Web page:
11 Feb Release: Federal Budget Bleeds Provincial Health Systems
For immediate release
Feb 11, 2013
Federal Budget Bleeds Provincial Health Systems
Halifax, NS – The federal budget tabled today in the House of Commons aims at balance by drastic cuts to Canada’s public health system, say the Nova Scotia Citizens’ Health Care Network. The budget passed up a number of opportunities to improve care nationwide, and marks a further step in the federal government’s abandonment of responsibility for health care.
Canadians were promised a universal pharmacare plan in 2004 that would expand drug coverage and save $10.7 billion dollars. That has yet to materialize. Without a national aging strategy, provinces are left to their own to plan and fund how to provide care to aging populations. Furthermore, Ottawa has denied care to refugees, leaving the provinces to cover treatment of their most vulnerable.
“The reals costs of this budget will be borne on the backs of provinces like Nova Scotia.” Said James Hutt, Co-ordinator of the Health Network. “The only savings this budget projects will come from cutting frontline health care workers, and denying care to those who need it most.”
There are wait lists in every province for a variety of health care services and today’s federal budget will do nothing to reduce these wait times. In Nova Scotia, there are major wait times for access to long-term care, to get a family physician, to access mental health care services, as well as many other medically necessary services.
In addition to the budget, The 2004 Health Accord, the funding agreement between the federal and provincial governments that benchmarks for wait times and care delivery, expires on March 31, 2014. The federal government has refused to negotiate a new accord, and has announced that it will cut funding by $36 billion over the next 10 years. For Nova Scotia, that amounts to a $902 million cut – equivalent to over 10% of the province’s entire nursing staff.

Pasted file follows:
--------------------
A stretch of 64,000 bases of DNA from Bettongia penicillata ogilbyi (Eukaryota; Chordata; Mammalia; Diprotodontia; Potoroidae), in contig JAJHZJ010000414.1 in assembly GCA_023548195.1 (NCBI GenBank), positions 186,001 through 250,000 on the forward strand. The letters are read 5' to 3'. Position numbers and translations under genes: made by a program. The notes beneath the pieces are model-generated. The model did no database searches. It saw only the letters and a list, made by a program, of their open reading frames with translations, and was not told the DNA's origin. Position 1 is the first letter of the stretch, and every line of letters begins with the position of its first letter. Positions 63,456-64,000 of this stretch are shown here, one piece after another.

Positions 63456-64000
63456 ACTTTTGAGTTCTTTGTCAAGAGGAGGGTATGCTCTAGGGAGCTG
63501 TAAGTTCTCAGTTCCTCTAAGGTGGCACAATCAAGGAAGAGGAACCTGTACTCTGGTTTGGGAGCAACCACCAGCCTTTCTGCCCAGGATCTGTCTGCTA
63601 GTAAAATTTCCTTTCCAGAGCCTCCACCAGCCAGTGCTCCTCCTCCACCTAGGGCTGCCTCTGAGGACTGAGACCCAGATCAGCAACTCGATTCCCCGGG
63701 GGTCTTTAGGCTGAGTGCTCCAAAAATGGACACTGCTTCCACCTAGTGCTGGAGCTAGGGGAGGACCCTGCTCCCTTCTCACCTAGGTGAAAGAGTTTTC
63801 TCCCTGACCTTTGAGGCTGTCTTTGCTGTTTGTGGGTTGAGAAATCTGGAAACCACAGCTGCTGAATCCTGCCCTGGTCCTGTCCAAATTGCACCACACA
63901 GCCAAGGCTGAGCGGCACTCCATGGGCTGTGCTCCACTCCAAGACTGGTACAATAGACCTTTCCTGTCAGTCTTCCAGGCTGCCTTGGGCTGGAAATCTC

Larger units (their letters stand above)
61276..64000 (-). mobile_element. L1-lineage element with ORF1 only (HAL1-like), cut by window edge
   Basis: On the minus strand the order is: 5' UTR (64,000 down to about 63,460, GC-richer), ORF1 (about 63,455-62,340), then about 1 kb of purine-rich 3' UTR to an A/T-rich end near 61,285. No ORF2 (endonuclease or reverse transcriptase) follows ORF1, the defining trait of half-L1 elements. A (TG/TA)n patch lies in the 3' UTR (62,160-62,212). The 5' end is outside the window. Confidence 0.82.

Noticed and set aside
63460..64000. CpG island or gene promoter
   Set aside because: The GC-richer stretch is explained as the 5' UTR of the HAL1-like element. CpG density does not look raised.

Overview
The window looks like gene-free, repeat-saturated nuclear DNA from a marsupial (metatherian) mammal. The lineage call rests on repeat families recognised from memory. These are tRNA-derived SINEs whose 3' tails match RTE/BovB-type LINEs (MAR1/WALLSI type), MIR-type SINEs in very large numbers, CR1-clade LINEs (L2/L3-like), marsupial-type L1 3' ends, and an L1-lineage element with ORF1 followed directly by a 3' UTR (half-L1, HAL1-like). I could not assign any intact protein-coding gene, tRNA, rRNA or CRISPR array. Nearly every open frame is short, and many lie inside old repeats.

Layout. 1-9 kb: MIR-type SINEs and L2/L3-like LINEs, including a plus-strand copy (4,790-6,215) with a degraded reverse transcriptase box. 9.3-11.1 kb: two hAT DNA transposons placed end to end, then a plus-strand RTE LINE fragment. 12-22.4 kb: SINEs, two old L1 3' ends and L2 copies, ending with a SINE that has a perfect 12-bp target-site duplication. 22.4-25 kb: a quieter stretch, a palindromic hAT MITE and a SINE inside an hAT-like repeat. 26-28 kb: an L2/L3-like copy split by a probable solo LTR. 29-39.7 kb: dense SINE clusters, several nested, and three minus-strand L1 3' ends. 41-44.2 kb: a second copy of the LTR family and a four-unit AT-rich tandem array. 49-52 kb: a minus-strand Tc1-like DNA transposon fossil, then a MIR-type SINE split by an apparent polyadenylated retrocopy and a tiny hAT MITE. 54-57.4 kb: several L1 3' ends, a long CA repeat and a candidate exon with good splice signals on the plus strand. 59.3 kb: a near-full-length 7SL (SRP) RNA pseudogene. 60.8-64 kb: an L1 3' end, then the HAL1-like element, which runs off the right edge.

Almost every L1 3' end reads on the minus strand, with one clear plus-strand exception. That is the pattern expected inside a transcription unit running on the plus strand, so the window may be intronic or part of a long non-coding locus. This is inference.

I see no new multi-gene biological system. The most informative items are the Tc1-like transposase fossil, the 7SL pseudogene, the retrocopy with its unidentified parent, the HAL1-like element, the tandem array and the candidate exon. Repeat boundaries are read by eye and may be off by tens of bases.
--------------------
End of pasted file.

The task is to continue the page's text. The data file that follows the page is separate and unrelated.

“Nova Scotia has some of the highest rates of chronic illness and disease in the country, and our health system is already stressed” said Hutt. “By failing to adequately fund public health care and create national standards, the Harper Conservatives are undermining Medicare as we have known it by creating two-tiered health care across the country. One level of care for provinces like Alberta, and one level of care for provinces like Nova Scotia.”
For more information, contact:
Nova Scotia Citizen’s Health Care Network
About the Nova Scotia Citizen’s Health Care Network
Formed in 1996, the Nova Scotia Citizens’ Health Care Network’s goal is to stop the privatization of the public health care system, ensure high levels of care, and create a forum for people and communities to discuss issues in health care.
The Network is a coalition of local health committees, community groups, organized labour, faith groups, women’s organizations, students, and individuals dedicated to protecting and extending public health care to include services like pharmacare, dental care, long-term care, mental health care and home care.
The Network is political but non-partisan and receives no government funding.